NEW YORK — Avondale Mills, one of the oldest U.S. textile manufacturers, is shutting down operations because of a chlorine gas accident outside one of its plants that killed nine people and mounting foreign competition.

The Monroe, Ga., manufacturer of denim, yarn and other fabrics announced last week that it had reached a $215 million settlement with its insurance company in connection with the train crash that caused the release of gas on Jan. 6, 2005. Avondale and Factory Mutual Insurance differed on the scope of the damages, according to a Securities and Exchange Commission filing. There were no other details of the settlement.

The accident occurred after a 42-car Norfolk Southern train headed to Columbia, S.C., hit a parked train outside Avondale’s Graniteville, S.C., plant. The crash derailed 16 train cars, one of which released its cargo of chlorine gas. Six of the people who died were Avondale employees. About 400 people were working at the facility and more than 200 were sickened.

After announcing the insurance settlement on May 22, the company sent a letter to employees informing them of the impending shutdown of its operations in Alabama, Georgia and South Carolina on July 25. Avondale, which was founded in 1845, employs about 5,000 people.

Stephen Felker Sr., chairman, president and chief executive officer, wrote that despite significant recent investments to modernize and update facilities, the company was unable to overcome the financial damage caused by the accident.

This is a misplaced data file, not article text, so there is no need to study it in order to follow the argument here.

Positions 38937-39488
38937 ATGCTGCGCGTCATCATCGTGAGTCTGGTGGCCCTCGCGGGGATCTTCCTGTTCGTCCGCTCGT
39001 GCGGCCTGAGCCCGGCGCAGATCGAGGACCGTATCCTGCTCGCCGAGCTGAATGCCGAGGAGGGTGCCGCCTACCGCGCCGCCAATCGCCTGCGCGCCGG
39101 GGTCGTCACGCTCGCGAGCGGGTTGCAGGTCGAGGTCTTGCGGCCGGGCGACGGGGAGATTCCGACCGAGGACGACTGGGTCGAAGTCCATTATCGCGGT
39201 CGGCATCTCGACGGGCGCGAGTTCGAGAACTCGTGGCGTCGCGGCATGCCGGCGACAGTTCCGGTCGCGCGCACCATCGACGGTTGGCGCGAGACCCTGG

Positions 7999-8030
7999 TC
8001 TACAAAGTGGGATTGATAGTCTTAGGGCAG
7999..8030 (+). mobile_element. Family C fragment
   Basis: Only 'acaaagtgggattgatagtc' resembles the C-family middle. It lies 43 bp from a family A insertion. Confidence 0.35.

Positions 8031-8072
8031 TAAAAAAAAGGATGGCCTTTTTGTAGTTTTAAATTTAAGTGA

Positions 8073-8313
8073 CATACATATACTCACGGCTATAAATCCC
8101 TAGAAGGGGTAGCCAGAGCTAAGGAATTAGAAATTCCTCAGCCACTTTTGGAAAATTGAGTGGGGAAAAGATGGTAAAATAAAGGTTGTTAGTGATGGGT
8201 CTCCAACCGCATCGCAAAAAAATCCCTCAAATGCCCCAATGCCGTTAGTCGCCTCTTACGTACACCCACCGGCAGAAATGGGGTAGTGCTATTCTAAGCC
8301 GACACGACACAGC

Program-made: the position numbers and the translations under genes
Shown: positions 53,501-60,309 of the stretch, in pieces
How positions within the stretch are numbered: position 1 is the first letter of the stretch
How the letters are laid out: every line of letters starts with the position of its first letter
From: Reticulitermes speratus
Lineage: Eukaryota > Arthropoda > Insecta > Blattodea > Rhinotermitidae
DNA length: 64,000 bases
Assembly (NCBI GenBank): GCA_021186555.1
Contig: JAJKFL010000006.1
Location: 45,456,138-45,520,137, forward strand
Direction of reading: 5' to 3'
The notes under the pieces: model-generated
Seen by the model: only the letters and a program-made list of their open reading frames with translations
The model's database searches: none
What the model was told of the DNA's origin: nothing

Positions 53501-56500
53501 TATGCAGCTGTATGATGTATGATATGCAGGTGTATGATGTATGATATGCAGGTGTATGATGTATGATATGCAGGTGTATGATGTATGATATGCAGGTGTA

“Avondale has seen changes in international trade coming for a long time and was positioned to meet the challenge,” he wrote. “As a well-equipped, financially strong company with a superior workforce, Avondale was prepared to weather the storm, as we had done in the past.”

Felker pointed to the accident as the primary reason for the decision to close.

“The train disaster and chlorine spill caused more financial and operational damage than our company could withstand,” he wrote. “Chlorine works like a cancer that eats away at metals and electronics and even plastics, both on the surface where you can see and below the surface.”

Avondale posted a loss of $2.6 million in 2005 on sales of $569.2 million, according to the SEC filing.

This story first appeared in the May 30, 2006 issue of WWD. Subscribe Today.